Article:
Review: In the Wake of the Boatman by Jonathon Scott Fuqua
Title: In the Wake of the Boatman
Author: Jonathon Scott Fuqua
Publication: Bancroft Press; November 1, 2008
Rating: 3.5 BOOKMARKS
I’ve been thinking about this book since finishing it earlier in the week; haunting and complex, In the Wake of the Boatman was so much more than I anticipated.
Why is it that some talented authors never seem to garner the attention that they deserve? Jonathon Scott Fuqua has written several award-winning novels but despite the literary acclaim, I’d never heard of him until I read his most recent novel. After finishing In the Wake of the Boatman, I’m eager to read and review his other works.
A son’s troubled and turbulent relationship with his father and his struggle to reconcile his gender conflict, In the Wake of the Boatman examines the most basic and enduring themes of the family dynamic while highlighting a secret internal conflict.
The novel follows the life of Puttnam Steward, only son and second child of Carl and Helen Steward. From birth, Puttnam’s presence, and later his childhood and teenage actions, cast a pall on the family.
His sister is the light to his dark, the saint to his sinner. Fuqua’s repeated use of light imagery when describing her “…Mary was radiant as ever…a beacon amongst the hugging hordes…”, created an ethereal character whose name suggested divinity.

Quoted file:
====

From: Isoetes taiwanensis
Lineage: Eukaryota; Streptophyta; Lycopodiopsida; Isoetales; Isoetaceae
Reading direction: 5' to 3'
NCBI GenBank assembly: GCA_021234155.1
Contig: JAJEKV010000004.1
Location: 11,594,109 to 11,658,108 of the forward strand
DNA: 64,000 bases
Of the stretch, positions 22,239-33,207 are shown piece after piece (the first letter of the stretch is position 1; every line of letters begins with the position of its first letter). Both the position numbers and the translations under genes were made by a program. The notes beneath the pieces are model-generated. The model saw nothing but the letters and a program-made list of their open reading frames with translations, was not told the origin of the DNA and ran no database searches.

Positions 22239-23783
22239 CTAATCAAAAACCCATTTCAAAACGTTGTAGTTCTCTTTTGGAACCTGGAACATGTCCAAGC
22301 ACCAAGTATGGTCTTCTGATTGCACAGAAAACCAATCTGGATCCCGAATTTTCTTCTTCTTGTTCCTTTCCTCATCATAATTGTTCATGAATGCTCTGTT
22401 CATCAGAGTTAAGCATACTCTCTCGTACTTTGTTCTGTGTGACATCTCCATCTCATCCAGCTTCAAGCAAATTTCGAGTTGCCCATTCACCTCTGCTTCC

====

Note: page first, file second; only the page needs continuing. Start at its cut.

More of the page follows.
The relationship between father and son is mired in disappointment, competition, and resentment. Carl can’t relate to his son on any level and feels that Puttnam intentionally antagonizes him.
Puttnam finds success where his father failed–at college and in the military. Not only does Puttnam graduate from the school his father failed out of, but Putt also sees almost three tours of duty in Vietnam and is a decorated war hero, while his father failed three physicals that prevented him from going to war. Putt goes on to help break up an espionage ring, becoming a national hero and media darling. The public acclaim and adoration isolate him further.
Symbolism and nautical imagery is rife in the novel–Carl’s fruitless attempts to build a sea-worthy boat could be interpreted as his failed efforts as a father to his son; the family name, Steward, has a nautical connotation–a person aboard a boat responsible for the comfort and care of the passengers (which the patriarch of this family isn’t able to provide), and a major plot event occurs on the water.
Father, son, and son-in-law (Mary’s husband) also share a history of leg injuries, limps, knees that lock up, crutches, and canes suggesting an inability to physically stand up on their own feet and deal with their respective issues.
Ultimately, Puttnam must come to terms with himself, his family relationships, and his future. Fuqua avoids wrapping the novel up with a tidy ending, which I think only adds to his strength as an author.
In the Wake of the Boatman has so much to offer and I hope others will be inspired to read this novel. That said, I’d like to return to my initial question: Have you read a great book by an author who isn’t garnering the attention he or she deserves’? Tell me about the author and his/her book.
Thank you to Harrison at Bancroft Press for opportunity to review this novel!